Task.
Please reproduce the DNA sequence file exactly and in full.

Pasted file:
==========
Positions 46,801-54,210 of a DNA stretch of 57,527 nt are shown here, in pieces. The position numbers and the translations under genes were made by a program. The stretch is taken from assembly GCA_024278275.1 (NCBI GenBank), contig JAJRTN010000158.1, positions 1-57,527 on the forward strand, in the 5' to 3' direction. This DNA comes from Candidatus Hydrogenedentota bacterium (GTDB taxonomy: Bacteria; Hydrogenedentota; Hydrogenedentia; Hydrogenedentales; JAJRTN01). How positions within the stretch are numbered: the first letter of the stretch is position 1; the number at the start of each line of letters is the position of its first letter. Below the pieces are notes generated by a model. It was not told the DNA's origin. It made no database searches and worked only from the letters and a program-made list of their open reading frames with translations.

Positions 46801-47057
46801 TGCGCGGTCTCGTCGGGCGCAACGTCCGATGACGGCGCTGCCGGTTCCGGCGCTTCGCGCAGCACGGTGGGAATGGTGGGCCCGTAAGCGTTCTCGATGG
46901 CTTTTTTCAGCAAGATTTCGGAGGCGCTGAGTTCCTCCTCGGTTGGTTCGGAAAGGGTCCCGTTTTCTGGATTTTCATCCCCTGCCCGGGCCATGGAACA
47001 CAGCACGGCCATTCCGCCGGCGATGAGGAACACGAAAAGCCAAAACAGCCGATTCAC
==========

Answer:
Positions 46,801-54,210 of a DNA stretch of 57,527 nt are shown here, in pieces. The position numbers and the translations under genes were made by a program. The stretch is taken from assembly GCA_024278275.1 (NCBI GenBank), contig JAJRTN010000158.1, positions 1-57,527 on the forward strand, in the 5' to 3' direction. This DNA comes from Candidatus Hydrogenedentota bacterium (GTDB taxonomy: Bacteria; Hydrogenedentota; Hydrogenedentia; Hydrogenedentales; JAJRTN01). How positions within the stretch are numbered: the first letter of the stretch is position 1; the number at the start of each line of letters is the position of its first letter. Below the pieces are notes generated by a model. It was not told the DNA's origin. It made no database searches and worked only from the letters and a program-made list of their open reading frames with translations.

Positions 46801-47057
46801 TGCGCGGTCTCGTCGGGCGCAACGTCCGATGACGGCGCTGCCGGTTCCGGCGCTTCGCGCAGCACGGTGGGAATGGTGGGCCCGTAAGCGTTCTCGATGG
46901 CTTTTTTCAGCAAGATTTCGGAGGCGCTGAGTTCCTCCTCGGTTGGTTCGGAAAGGGTCCCGTTTTCTGGATTTTCATCCCCTGCCCGGGCCATGGAACA
47001 CAGCACGGCCATTCCGCCGGCGATGAGGAACACGAAAAGCCAAAACAGCCGATTCAC